Okinawa Kenpo is rich in tradition with regards to kata (non-weapons based forms) and kobudo (weapons-based forms). It has an amazing array of formulated nerve strikes, “knock out” points, joint locks, ground fighting and a myriad of internal dynamic Ki building exercises that are specialized in the Okinawa Kenpo curriculum. The problem is very few people were lucky to study for a really long time in Okinawa under different Okinawa Kenpo sensei as well as not having enough opportunity to “enjoy” the mulitiple kumi-te waza (no rules, no gear, full contact fighting, usually involving Marines or other service personnell.)
Yes, this means you.
The problem with Okinawan Karate, at least for Okinawa Kenpo, is that it seems it clearly was not learned as a whole system.
Posted in How to Tie Your Belt, karate, Karate Dojo, Okinawa Kenpo Karate, RyuKyu Hon Kenpo Kobujutsu, Ryukyu Kempo
Tagged classical okinawan karate, Karate basics, karate philosophy, Karate uniform, karateka, kobudo weapons, Okinawa Kenpo, sempai, time in okinawa
Say It Ain’t So
There has been some written material in the martial arts literature with regards to the “Gojushiho” katas known in Okinawan, Japanese karate, Korean martial arts.
Um…not that kind.
Upon first glance, you think “yeah sure Gonzo, one is a short version and the other is a long version- [Dai and Sho].” Variations of these Gojushiho Sho and Dai kata are also known as “Ueseshi,” “Sushiho” “Hotaku” and “O Sip Sa Bo” among other variant form names. You can see some variations on You Tube here.
Oh no! No more weird stuff with kata– let me be ignorant in peace!
In addition, you can read in the martial arts literature and on informational sources that this kata means the “number 54” written like this: 五十四歩
All of this information is correct. Unless you are talking about the kata forms by the same name in Okinawa Kenpo. In fact, the discussion about tournament karate with JKA (Japan Karate Association) referees does not apply to this conversation or topic. The kata known as Gojushiho Ichi (aka Gojushiho Koryu) and Gojushiho Ni (Gojushiho Chu) have a completely different connotation in Okinawa Kenpo. This is the story of a kata by any other name…
Posted in Gojushiho Dai, Gojushiho Koryu, Gojushiho Sho, karate, Karate Dojo, kata, Okinawa Kenpo Karate, RyuKyu Hon Kenpo Kobujutsu, Ryukyu Kempo, Seikichi Odo, Shigeru Nakamura, Taketo Nakamura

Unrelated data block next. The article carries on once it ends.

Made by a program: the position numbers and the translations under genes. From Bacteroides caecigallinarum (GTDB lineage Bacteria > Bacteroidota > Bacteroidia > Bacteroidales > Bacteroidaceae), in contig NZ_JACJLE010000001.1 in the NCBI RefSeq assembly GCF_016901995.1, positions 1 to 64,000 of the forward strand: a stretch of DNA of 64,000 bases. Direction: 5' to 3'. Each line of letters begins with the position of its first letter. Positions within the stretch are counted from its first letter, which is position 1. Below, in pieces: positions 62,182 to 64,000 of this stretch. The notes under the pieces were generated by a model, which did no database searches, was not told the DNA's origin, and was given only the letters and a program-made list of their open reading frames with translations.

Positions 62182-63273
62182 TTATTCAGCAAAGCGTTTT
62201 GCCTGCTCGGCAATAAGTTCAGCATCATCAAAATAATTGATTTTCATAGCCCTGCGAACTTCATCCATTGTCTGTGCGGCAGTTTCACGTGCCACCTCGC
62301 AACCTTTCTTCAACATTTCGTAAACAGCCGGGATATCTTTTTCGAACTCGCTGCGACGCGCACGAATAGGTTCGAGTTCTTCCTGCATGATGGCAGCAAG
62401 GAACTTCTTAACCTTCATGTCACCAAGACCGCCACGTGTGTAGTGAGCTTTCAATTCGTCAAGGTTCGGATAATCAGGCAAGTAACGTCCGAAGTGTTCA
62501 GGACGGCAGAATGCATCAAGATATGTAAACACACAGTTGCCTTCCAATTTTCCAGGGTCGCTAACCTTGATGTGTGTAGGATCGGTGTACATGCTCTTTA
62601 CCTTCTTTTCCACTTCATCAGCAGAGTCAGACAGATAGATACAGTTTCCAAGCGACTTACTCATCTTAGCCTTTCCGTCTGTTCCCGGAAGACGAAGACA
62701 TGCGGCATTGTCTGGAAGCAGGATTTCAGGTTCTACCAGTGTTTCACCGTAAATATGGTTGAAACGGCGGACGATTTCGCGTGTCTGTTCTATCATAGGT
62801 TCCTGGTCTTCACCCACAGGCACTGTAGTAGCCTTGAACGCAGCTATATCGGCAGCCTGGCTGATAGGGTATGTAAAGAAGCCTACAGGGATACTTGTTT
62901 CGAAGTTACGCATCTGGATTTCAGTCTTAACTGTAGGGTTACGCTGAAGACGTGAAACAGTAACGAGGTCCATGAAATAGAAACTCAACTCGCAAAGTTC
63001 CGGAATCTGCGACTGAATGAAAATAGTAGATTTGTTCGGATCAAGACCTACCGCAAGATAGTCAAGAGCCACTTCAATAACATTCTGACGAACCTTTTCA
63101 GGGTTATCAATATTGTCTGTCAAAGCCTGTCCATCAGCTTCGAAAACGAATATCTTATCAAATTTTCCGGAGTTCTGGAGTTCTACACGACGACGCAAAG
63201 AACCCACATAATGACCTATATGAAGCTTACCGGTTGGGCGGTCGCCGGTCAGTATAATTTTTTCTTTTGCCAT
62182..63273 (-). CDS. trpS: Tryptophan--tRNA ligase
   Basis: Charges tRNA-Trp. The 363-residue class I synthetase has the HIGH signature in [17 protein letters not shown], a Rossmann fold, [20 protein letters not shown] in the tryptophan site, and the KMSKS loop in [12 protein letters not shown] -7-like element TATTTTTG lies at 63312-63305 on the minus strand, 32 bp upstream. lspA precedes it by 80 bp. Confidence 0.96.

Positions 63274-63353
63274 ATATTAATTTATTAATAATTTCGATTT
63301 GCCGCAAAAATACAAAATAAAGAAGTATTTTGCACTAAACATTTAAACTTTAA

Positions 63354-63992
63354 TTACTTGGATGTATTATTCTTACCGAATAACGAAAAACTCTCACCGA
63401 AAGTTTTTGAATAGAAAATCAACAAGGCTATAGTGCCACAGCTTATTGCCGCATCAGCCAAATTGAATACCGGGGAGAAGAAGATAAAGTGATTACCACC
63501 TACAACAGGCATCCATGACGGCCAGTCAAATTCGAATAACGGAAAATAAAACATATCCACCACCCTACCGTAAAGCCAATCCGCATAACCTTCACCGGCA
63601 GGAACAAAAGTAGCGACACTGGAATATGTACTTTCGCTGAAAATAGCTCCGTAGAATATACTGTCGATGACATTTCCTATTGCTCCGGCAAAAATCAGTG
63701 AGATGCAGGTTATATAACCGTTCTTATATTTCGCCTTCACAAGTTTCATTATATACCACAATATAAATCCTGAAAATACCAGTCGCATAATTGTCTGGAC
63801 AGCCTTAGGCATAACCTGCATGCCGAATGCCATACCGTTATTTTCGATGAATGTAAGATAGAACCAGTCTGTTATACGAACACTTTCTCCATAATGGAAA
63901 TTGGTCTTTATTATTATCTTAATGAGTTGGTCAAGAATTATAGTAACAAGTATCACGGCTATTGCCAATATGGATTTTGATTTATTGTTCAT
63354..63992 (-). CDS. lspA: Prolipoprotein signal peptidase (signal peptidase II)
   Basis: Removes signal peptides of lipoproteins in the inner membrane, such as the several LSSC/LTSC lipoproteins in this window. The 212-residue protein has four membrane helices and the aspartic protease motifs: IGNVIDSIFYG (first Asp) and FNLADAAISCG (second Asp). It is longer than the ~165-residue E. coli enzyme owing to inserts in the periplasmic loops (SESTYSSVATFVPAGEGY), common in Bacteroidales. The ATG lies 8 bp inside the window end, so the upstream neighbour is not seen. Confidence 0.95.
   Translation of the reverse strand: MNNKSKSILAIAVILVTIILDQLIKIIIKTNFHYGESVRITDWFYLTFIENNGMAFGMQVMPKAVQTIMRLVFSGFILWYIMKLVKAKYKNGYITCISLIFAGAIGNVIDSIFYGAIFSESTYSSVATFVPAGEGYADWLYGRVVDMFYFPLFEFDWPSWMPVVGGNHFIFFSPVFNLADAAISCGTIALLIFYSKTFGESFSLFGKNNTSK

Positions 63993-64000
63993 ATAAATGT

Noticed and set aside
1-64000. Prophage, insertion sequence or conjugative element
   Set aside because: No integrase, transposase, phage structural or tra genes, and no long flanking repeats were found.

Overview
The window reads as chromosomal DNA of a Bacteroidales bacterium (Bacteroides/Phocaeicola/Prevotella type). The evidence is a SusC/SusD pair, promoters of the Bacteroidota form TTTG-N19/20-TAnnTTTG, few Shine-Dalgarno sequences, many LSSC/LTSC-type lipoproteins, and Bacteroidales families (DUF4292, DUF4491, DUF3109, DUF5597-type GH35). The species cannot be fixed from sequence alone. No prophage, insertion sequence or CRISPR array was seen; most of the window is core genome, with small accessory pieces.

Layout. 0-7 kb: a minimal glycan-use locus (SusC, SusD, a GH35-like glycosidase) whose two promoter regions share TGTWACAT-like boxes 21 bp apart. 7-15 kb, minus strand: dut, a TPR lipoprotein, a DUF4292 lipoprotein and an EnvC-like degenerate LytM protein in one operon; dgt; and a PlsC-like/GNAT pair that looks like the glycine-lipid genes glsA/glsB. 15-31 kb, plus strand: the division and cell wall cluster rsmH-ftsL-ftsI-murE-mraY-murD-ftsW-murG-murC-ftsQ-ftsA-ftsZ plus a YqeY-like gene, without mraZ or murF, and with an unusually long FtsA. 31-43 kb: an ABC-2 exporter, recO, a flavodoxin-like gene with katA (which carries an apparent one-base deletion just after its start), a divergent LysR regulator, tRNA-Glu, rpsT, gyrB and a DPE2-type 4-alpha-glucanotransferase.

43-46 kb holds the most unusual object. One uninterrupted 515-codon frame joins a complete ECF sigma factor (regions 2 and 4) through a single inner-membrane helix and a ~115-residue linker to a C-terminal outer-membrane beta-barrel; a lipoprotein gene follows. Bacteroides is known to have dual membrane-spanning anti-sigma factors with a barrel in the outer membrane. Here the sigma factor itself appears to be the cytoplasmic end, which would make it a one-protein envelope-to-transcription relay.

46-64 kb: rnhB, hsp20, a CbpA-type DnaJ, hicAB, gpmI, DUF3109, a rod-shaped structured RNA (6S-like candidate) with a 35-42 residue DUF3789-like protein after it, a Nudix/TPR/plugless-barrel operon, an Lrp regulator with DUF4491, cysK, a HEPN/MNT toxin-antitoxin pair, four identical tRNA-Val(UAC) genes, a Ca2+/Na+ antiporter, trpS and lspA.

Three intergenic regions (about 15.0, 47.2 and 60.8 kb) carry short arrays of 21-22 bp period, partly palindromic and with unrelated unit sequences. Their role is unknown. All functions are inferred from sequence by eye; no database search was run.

Tagged Matayoshi Shimpo, Okinawa Karate, Okinawa Kenpo, Traditional Okinawan Karate, Ultraman
The problem with karate today, especially karate practiced in the United States, is that it is typically:
 no longer traditional,  no longer reality-based and  not easily transmitted.
Traditional Okinawan Karate? That’s a Clown question Bro!
The problem may just stem with the times; we have to compete against video games, reality TV and the many variations of what people consider martial arts.
Will someone PLEASE give Mr. Dos Santos a glass?
What makes Okinawa Kenpo, ‘Okinawa Kenpo?”
This is the Okinawa Kenpo Dojo Kun found in hundreds of martial arts schools.
At this juncture it is important to provide some clarification on the Okinawa Kenpo lineage and style decisions that were made about the events after Shigeru Nakamura passed away. I will phrase them in the forms of questions in order to provide the most concise and clear information to date.
The late great Shigeru Nakamura tells us “there is no RyuHa (meaning there is no such thing as a style) in Karate.” In one noted meeting to a group of younger karateka, Nakamura continues: “Karate originates from the same universal ‘body’ of knowledge. Karate consists of many singular unique expressions of the same body of information.”
Shigeru Nakamura, (1894-1969).
Shigeru Nakamura firmly believed there was no “one style” of karate. He thought the divisions of karate styles would only bring the downfall and demise of a great combat tested martial art.
World War II changed the fate and history of Asian martial arts forever, particularly those in Japan and the Ryukyu islands. In the advent of the Battle of Okinawa, few Okinawan masters survived the aftermath, (e.g. Kyan Chotoku died of starvation in 1945.)
Kyan Chotoku, (1870-1945)